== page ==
Slowly, James gets lost in what Clint's doing, his eyes drifting unfocused, his body almost immobile, as if his entire being is centered around that single point of contact. So Clint pulls the towel open, leans for a taste. James' inhale is sharper, and Clint does it again, and again, in between small pecks. Soon, he's taking James in his mouth, and Clint has to hold his breath to stop himself from moaning at how James' entire body trembles.
Clint looks up then, and fuck, James is licking his lips, biting at them like he's tasting it. Everything Clint didn't want rushes in to tighten around his chest and pool low in his belly. It drives out the moan stuck in Clint's throat despite himself, and the mattress edges creak where James clutches at it. He's shaking all over, and Clint swallows him down through his orgasm.
With a soft sigh, Clint leans back up, wraps an arm around James' bent leg to rest his cheek on the knee. He should go, like now, but he doesn't want to. There's a storm in his lungs and it makes his throat hurt when he draws air, so he watches James breathe instead, in shorter, stronger gasps, but still eerily calm. It's soothing.
Too soon, though, James lets go of the mattress, leans up on an elbow. He's got a small pleased smile on his lips and Clint finds himself matching it.
"Do more to me," James rasps, sitting up further, enough to reach Clint's cheek with his hand.
His fingers are warm, and Clint lets out a half bitten laugh. He shakes his head, closing his eyes, and hugs the leg closer.
"Please," James whispers and Clint shivers when his knuckles run over Clint's erection.
"You don't know what you're asking," Clint murmurs.
"I know how it's done, I researched it," James returns, misunderstanding, "watched videos. Please," and Clint can't deny him anything at this point.
James leans back, twists and shuffles briefly.
"I found this in the bathroom," he says and places something in Clint's hand. "Please."
It's lube, Clint notices when he opens his eyes, and he wants, fuck almighty, how he wants.
It's like swimming through gelatin, nice and slow and fuzzy around the edges. His fingers shake when they breach a pliant James, they shake when he pushes down his pants, shake when he grips tightly onto James' hips. Clint wants to cry at how good, how perfect it feels, with metal fingers wrapped around his neck, James' other hand clutching at Clint's back. He wants to scream with the fullness of this moment, James' breaths hot and quivering right against Clint's lips. And he closes that distance, tasting that mouth after months of denying. Clint breaks apart more than James does.
He stays there for a long while, wrapped up in James. But reality is coming back, and all things must end. Clint sighs and slips out of bed. He's going to see this through, though, so he comes back with a wet cloth, cleans James.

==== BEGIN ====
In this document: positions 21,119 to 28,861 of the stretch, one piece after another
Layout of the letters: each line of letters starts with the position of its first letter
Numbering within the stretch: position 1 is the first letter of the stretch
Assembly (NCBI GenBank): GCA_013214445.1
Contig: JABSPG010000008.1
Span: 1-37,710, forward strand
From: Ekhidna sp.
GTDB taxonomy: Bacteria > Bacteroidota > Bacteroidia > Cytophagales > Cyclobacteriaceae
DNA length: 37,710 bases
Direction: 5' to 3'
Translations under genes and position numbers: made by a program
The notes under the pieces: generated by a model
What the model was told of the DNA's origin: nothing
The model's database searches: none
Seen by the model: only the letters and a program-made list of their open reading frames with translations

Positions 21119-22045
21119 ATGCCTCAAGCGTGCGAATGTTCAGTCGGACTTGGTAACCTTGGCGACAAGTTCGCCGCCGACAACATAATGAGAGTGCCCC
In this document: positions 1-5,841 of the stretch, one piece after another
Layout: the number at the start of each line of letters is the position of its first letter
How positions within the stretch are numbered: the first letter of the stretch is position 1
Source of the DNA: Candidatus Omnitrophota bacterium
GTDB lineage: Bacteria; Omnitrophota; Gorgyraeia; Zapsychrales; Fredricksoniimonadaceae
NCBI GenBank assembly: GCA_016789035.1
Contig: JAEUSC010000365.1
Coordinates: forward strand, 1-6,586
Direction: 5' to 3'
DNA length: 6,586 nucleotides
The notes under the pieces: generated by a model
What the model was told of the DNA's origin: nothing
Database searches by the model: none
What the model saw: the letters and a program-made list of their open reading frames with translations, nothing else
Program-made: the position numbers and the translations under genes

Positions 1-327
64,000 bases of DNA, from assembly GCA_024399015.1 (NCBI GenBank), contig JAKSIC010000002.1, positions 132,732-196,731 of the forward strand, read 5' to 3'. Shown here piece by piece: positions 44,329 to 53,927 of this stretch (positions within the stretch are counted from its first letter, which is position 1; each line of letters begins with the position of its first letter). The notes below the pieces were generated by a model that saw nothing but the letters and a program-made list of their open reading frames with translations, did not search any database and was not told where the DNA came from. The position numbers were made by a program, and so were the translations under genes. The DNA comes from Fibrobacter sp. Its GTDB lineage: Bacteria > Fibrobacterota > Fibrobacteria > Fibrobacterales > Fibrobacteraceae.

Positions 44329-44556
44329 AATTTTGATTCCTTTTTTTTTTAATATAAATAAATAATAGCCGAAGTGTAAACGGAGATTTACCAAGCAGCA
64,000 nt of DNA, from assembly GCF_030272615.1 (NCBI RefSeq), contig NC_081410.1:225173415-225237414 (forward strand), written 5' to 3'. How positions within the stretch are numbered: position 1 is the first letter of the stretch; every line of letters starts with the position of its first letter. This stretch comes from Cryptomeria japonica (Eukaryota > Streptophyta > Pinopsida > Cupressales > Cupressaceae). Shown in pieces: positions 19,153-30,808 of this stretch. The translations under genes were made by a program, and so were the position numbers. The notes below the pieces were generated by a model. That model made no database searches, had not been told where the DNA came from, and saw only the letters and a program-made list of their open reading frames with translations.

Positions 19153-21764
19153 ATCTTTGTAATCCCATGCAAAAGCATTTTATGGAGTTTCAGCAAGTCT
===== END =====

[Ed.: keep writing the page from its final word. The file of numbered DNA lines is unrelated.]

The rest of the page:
He doesn't want an abrupt disconnection, doesn't want to return to his own bed, so he stops by James' open door when he's finished in the bathroom.
"You want me to stay or go?" The words tumble out of his mouth before he can stop them, and James looks at him, surprised.
"Stay," comes back without pause, James' hand extended.
He grabs Clint around the middle when he approaches, pulls him down next to him on the bed, and leans over. He's smiling, wide, before taking Clint's lips with his own.
Morning comes and Clint wakes up in James' embrace. They've fallen asleep between slow kisses, but now Clint's unsure of what the day will bring. He's given in, and he's sure it will hurt like a bitch when they go back to their previous friendly dynamic.
He slips out quietly, goes to the kitchen to turn the coffee maker on. He's leaning on the counter, trying to put his thoughts in order when the air shifts behind him. Clint's breath lodges itself in his throat for an interminable second, but then James' arms sneak around him, and he plasters himself, skin on skin, onto Clint's back. There are lips on Clint's shoulder.
"You know what else I didn't remember?" James asks, voice rough with sleep.
"Nh," Clint manages.
"How to love."
The short, relieved laugh that escapes Clint is painful. His heart hammers wildly in his chest, and James moves his metal hand over it.
"Yes," he says with another kiss on Clint's neck, "just like that."
Clint's pretty sure he's crying, but he doesn't give a damn right now, because he's already hard when James snakes his hand down his pants.
"Since when?" Clint asks, as they lounge sweaty and sated between rumpled sheets.
James turns to him, leans on an elbow and lifts the pendant still around his neck. "This," the corners of his mouth rise in a small smile.
Clint blinks a few times. "That was a while ago."
James nods, licking his lips. "I tried, but you gave me pornography to watch," he groans and leans his forehead on Clint's shoulder.
"What." There's laughter bubbling out of Clint. "Are you serious? Who does that?"
"You don't express intention like that, kitty," and he's still laughing, but James laughs with him.
A week later, another call comes, with a lead on a base in Sokovia.